How to build the world’s largest ice dome? How to make Gaudi’s La Sagrada Família from ice? What kind of forces, effects are at play in the structure of a large and complex architecture? How to transform Leonardo Da Vinci’s plans of an unrealized bridge into the design of the world’s longest span ice bridge?
The gigantic ice dome was realized in 2014 and the cathedral of ice was inaugurated in 2015, but 2016’s main attraction, the ice bridge was collapsed because of the unexpectedly warm weather… Although, the ice could melt outside, but the hands and brains of the 10-15 year-old-students from the North-Karelian Finnish town, Juuka, could not be stopped during the 4Dframe Experience Workshop’s playful and cooperative problem solving sessions. Their goal was to explore several complex structures in the making from the combined perspective of science, technology, engineering, arts and mathematics (STEAM).
11-12 February, 2016, Experience Workshop has participated in the international Structural Ice research project. We have designed and led Structural Ice’s educational programs for the local students from the Poikola School in Juuka. Hundreds of students participated in the presentations and about a hundred kids in the workshops realized by mathematician and science historian, Osmo Pekonen (University of Jyväskylä), architect and scholar Jouko Koskinen (Aalto University, Helsinki), and Experience Workshop’s director, Kristóf Fenyvesi (University of Jyväskylä).
Osmo Pekonen, who has several books and articles about the topic, in his presentation introduced scientific projects and expeditions, including the earliest came to explore the northernmost part of Finland, especially Lapland. The lecture mainly focused on travelers and scholars such as Jean-François Regnard (1681), Pierre Louis Moreau de Maupertuis, who has measured the shape of Earth by implementing the method of triangulation (1736-1737) and the La Recherche expedition (1838-1839).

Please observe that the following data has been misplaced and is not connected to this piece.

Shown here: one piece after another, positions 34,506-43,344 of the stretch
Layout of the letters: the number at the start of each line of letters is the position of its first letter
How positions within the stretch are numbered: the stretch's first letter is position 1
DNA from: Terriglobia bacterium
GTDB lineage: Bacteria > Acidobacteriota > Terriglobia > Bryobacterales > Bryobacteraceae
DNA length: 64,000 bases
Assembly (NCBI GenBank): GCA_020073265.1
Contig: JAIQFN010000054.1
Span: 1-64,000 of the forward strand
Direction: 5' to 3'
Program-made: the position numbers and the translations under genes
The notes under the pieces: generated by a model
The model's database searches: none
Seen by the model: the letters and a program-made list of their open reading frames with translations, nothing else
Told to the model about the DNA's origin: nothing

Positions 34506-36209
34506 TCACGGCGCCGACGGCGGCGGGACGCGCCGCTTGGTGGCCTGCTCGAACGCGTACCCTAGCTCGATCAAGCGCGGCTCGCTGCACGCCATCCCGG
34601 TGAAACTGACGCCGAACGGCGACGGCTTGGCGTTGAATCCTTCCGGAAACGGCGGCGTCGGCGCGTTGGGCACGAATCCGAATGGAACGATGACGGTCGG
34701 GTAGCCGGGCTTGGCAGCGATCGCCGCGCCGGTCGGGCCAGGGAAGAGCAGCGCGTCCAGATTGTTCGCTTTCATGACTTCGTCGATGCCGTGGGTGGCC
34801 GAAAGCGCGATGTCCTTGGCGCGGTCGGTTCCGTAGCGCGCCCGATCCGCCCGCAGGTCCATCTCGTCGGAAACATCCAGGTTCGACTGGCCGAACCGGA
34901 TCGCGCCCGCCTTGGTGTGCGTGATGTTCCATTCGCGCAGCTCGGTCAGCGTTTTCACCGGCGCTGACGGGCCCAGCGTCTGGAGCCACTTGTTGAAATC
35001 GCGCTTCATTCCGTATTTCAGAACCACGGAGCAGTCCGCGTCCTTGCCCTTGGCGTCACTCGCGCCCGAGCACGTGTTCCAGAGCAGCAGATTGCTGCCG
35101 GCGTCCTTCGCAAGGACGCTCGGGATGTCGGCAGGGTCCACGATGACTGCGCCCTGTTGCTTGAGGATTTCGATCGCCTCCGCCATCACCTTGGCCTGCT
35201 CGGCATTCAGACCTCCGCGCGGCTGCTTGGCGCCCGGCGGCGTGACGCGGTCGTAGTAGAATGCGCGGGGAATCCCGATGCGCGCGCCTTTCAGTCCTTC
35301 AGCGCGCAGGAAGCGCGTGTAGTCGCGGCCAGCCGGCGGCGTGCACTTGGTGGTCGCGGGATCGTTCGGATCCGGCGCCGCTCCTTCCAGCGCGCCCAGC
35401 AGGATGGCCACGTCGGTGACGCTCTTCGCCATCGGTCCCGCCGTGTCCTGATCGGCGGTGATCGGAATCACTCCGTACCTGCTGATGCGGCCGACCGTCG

Based on triangular structures, we have built small-scale structures and a gigantic, 5 diameter big „geodesic dome”, a similar one, like the wireframe of the ICE-dome, which Arno Pronk has created in 2014 to serve as a basis of the world largest ice dome. During the workshop we have analyzed and actively learnt about the modular structure of the different size geodesic domes.
Students designed and built their own 4Dframe bridges too, based on similar triangular structural solutions like the ones implemented to build the domes.
Finally, beautiful snowflake and ice-crystal structures were designed and actively explored with the 4Dframe tool.
In the same time with the 4Dframe sessions, at Jouko Koskinen’s workshops students could experience through their own body, how the compression and tension, the basic structural forces, effect, and how to reach rigidity.
The beautiful results of the construction workshops were exhibited in the school on February 12, 2016.
Under the title of STRUCTURAL DISCOVERIES – TRANSFORMATIVE BREAKTHROUGHS: Mathematics Learning in the STEAM framework, Kristóf Fenyvesi and Osmo Pekonen has introduced Experience Workshop’s approach and its various results at ISOFF ICE SYMPOSIUM, and invited all symposium participants to Structural Ice project’s partner event, Bridges Finland 2016 to be organized at University of Jyväskylä in August 9-13, 2016 and to International Symmetry Association’s Symmetry Festival in July 18-22, 2016.
4Dframe Experience Workshop programs were supported by the 4Dframe company, the Korean KOCEF Foundation and Juuka municipality.
The local press provided a nice coverage of Experience Workshop’s event:
The Structural Ice project is an official partner of Bridges Finland 2016, organized by the University of Jyväskylä.
Experience Workshop would like to say thanks to Structural Ice’s project leader Arno Pronk and his colleagues Roel Koekkoek and Thijs van de Nieuwhof; to Iris Yang, Hogul Park, Taeyoung Choi and Wall Choi from 4Dframe and KOCEF Foundation; to Heidi Tanskanen from Juuka municipality; to Joona Leionen principal and all students and teachers, especially to Irma Moilanen from Poikola School in Juuka, and to Netta Konttinen and Roosa Väyrynen for all their help in the realization of the programs.
Photos: Structural Ice Project, Netta Konttinen and Kristóf Fenyvesi.